I have a JSON file on CentOS where all text is on the same line. How can I pretty format it with all the correct indents and everything?

  • 1
    Could you show us an example file? Does this need to be automatic? If not, just load it in a decent text editor and do it manually (in emacs, select everything and M-X indent-selection).
    – terdon
    May 18, 2018 at 13:42
  • Have a look at jq. Also very handy if you want to process JSON.
    – dirkt
    May 18, 2018 at 14:43

4 Answers 4


Use jq a very good JSON processor and from personal preference, its the best available in the market

for just pretty print, use

jq . file_name
  • 5
    The problem I currently have with jq, is that it is very liberal. I basically just want it to change whitespaces, but instead it changes things like 1.23e5 to 123000 and 0 to 0.0 and NaN to null and such things. Because of this I can't trust it anymore. It's not just a formatter it's also a sanitizer at the same time, which is not what I want right now.
    – mxmlnkn
    Jun 7, 2019 at 19:52
  • @mxmlnkn It would not do this if you stored those values as strings. If they are not strings, then I don't really see how it matters.
    – Kusalananda
    Apr 30, 2021 at 18:04
  • @Kusalananda Storing numbers as strings just feels wrong, even if it would only add two characters in JSON. I understand your confusion to some extent, JSON doesn't even discern between float and integers and doesn't even allow NaN for their "numbers". However, I had some (non JSON compliant, JSON-like) data and I had a very finicky reader for that data and all I wanted was to add and format whitespaces. All other changes may and did break something. jq just wasn't the right tool for that job. Using sed with some regex rules, worked just fine enough for me.
    – mxmlnkn
    May 1, 2021 at 9:26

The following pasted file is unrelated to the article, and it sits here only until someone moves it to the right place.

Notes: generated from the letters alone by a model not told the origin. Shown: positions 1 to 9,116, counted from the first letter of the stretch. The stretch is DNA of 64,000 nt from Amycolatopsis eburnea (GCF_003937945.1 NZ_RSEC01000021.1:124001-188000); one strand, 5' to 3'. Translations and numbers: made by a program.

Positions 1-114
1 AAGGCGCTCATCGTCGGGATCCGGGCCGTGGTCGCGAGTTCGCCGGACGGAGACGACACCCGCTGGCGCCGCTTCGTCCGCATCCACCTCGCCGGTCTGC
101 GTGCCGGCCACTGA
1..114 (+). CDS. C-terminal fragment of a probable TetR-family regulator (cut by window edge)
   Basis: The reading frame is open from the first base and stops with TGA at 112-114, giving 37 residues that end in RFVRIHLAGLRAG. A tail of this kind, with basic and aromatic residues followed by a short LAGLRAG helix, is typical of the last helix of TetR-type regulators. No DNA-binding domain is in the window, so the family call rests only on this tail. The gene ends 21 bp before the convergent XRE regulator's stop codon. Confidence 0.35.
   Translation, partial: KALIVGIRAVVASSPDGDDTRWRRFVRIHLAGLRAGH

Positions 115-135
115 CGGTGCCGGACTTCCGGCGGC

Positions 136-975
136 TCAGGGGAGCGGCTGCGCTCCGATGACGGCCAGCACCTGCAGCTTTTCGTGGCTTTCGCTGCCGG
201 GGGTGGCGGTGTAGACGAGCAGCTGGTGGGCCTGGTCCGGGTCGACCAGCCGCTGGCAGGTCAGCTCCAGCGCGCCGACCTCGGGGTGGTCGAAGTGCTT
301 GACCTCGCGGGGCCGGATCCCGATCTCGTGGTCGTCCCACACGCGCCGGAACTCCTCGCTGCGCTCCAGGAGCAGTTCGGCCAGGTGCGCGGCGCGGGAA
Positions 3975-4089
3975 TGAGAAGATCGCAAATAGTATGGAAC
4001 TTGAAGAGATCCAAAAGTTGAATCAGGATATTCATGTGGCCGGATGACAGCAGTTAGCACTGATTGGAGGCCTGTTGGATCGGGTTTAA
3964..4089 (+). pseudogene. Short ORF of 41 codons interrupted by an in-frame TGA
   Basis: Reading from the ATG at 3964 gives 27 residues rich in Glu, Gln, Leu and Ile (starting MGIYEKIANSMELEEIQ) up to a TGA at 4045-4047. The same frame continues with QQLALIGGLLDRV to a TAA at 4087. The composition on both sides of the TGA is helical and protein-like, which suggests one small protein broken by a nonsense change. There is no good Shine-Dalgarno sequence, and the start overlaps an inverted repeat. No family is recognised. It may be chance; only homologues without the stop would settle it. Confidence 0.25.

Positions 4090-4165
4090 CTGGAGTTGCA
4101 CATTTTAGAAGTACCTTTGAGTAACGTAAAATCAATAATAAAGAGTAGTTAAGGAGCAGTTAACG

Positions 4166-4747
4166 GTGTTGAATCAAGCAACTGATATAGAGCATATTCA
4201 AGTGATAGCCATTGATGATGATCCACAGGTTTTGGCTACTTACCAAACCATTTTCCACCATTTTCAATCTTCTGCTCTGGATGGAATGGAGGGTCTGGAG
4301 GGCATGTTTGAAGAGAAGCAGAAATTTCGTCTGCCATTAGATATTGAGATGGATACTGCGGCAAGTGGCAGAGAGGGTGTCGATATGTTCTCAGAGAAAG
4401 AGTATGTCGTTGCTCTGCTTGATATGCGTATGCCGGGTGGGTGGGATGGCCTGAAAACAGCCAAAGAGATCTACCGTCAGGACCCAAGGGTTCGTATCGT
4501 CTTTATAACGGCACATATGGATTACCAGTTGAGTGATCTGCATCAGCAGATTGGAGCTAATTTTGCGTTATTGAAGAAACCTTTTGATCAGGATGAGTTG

• @mxmlnkn Well, if what you had wasn't JSON, with its own rules about data types etc., then you should obviously use some other parser for it.
    – Kusalananda
    May 1, 2021 at 9:28
  • @mxmlnkn In many cases storing numbers as either integers or strings may be big advantage or even requirement. Especially for money. IEEE 754's floats introduce rounding errors in a lot of situations.
    – Gherman
    Jul 28, 2021 at 11:45

If you don't want to install an additional package and have python available you can do:

python -m json.tool myfile.json

It also supports reading from STDIN


Use the package yajl, Yet Another JSON Library. On CentOS 7 it is located in the base repo, and is most probably already installed on the machine.

To pretty-print a JSON file:

json_reformat < myfile.json

To verify that a file is in correct JSON syntax:

json_verify < myfile.json
  • 3
    install with sudo apt install yajl-tools in Ubuntu.
    – WesternGun
    Sep 9, 2019 at 12:54

Found 4 already available tools in my Gentoo system:

From package dev-libs/json-glib 19K ELF

json-glib-format -p file.json

From package dev-lang/perl 4,9K Perl script

(keeps unicode symbols as-is)

cat file.json | json_pp

From package dev-libs/yajl 43K ELF

cat file.json | json_reformat

From package dev-lang/python

(escapes unicode symbols to unreadable \u hex notation, had to replace python with python3 on debian system)

python -m json.tool file.json

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